Ashes of Medal of Honor recipient will be moved to Miramar Natl Cemetery
As a Union Army cavalryman, Pvt. Charles Schroeter went to battle in a heavy blue wool jacket with gold braid.
His weapons were a saber, a short rifle and — when the situation turned desperate — a revolver.
At least a dozen Civil War enthusiasts will be dressed in the same fashion when Schroeter is laid to rest by the Army at Miramar National Cemetery on Thursday — nearly a century after he died and his ashes were left to languish in an unmarked San Diego crypt.
One re-enactor said the old soldier deserves recognition because he donned a uniform and put his life on the line for the then-young nation.
“(This country) is worth something. It’s worth dying for, and a lot of people have done it,” said Bill Schurmann, whose group who portrays the 2nd U.S. Cavalry Regiment. “And these people need to be honored, and their memory needs to be honored. And that’s what we do.”
Schroeter’s story has captured the imagination of San Diego military veterans and the county’s tight-knit Civil War community.
His tale is especially interesting for two reasons.
First, Schroeter is the recipient of the Medal of Honor, the nation’s highest award for combat valor, for his service during the Indian Wars. He is credited with gallantry in action against Apaches in a fierce 1869 firefight in Arizona.
Today’s recipients of the medal are minor celebrities whose deaths would not go unheralded.
Second, it’s a great mystery why the career Army soldier wasn’t buried properly.
He had life insurance. And, he had a right to a place in the Grand Army of the Republic plot at San Diego’s Mount Hope Cemetery.
Instead, his ashes went unclaimed. They ended up in the basement at Greenwood Cemetery in southeast San Diego until a series of people interested in military history brought the situation to light.
A dozen or so re-enacters have asked to be part of the Army ceremony scheduled for 9 a.m. Thursday.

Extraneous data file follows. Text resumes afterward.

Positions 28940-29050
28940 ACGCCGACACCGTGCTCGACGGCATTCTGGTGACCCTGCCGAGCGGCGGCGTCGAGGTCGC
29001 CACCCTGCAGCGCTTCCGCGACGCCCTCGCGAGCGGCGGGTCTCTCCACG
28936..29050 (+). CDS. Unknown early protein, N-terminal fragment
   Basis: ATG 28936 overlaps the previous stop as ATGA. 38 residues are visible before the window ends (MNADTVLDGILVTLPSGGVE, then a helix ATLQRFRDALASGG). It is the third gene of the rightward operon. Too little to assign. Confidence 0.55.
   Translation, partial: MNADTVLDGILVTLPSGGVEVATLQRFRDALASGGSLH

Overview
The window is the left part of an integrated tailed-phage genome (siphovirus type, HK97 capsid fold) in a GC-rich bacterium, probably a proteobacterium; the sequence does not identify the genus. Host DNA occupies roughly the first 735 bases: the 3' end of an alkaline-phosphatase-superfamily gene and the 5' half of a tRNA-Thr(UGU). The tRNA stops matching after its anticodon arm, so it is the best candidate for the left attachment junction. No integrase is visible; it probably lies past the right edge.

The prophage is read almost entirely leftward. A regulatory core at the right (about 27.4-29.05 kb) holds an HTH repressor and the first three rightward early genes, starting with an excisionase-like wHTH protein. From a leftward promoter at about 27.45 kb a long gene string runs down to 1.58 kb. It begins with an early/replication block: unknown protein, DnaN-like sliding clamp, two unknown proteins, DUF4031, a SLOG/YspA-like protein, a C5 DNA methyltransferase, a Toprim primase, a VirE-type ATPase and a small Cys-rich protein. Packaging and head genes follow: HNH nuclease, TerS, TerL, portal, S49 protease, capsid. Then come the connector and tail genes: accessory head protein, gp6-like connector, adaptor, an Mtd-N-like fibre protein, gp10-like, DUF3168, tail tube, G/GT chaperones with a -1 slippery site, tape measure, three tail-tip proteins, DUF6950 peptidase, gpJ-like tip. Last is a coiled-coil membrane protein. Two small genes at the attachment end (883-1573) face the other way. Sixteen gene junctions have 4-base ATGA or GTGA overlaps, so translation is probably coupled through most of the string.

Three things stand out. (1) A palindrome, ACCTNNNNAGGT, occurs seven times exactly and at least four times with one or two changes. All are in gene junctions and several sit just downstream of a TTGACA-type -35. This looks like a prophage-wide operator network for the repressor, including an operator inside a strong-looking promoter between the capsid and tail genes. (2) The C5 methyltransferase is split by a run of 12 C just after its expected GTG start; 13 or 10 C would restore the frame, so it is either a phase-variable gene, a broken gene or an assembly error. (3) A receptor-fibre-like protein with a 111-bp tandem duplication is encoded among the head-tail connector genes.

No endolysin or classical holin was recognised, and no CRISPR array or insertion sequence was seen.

On Wednesday afternoon, Schroeter’s ashes will be received by an Army honor guard during a brief, solemn ceremony at the Miramar cemetery.
A hearse, accompanied by the Patriot Guard Riders, will deliver the remains from Greenwood, where they have rested in an unmarked crypt since 1921.
Born in Germany, Schroeter immigrated to the United States as a young man just before the Civil War broke out.
In 1863, he enlisted on the Union side in Missouri at age 25. Soon, he would be fighting Confederate forces across Arkansas with the U.S. Cavalry’s 1st Division.
After the Civil War ended, Schroeter enlisted again, this time in the newly formed 8th U.S. Cavalry Regiment
He headed west, to Arizona, to fight in the Indians Wars and protect American settlers and their wagon trains.
After more than 30 years in U.S. Army and Marine Corps uniforms — but never married and without children — Schroeter retired as a sergeant in 1894.
He opened a confectionery and cigar shop in Buffalo, N.Y., with a business partner, who later died.
The partner’s family embraced Schroeter, and he moved to San Diego to live with them in 1918. By 1920, he resided in a house in Mission Hills on Jackdaw Street.
He will be the first Medal of Honor recipient to be buried in the new Miramar veterans cemetery — but not the only Civil War soldier.
Schroeter will join Edwin Ware, who fought for the Union side, too. Ware’s remains were moved to Miramar in 2013 after a long family dispute.
The stories of Schroeter and Ware and the inglorious, rugged life of an early American soldier are close to the hearts of San Diego’s Civil War devotees.
In the history of American wars, the Civil War stands apart to them. It was fought on home soil. It turned brother against brother, in some cases.
And it mattered because it pointed the young United States on its future path.
“It’s my firm belief that if it wasn’t for that terrible war, our country would not be as strong as it is today,” said Will Tisch of the Sons of Union Veterans of the Civil War, whose members will attend Thursday’s ceremony.
“After that war, the healing that went on made this country very, very strong — not only militarily, which was important in winning subsequent wars, but also it set precedent for the nation’s course.”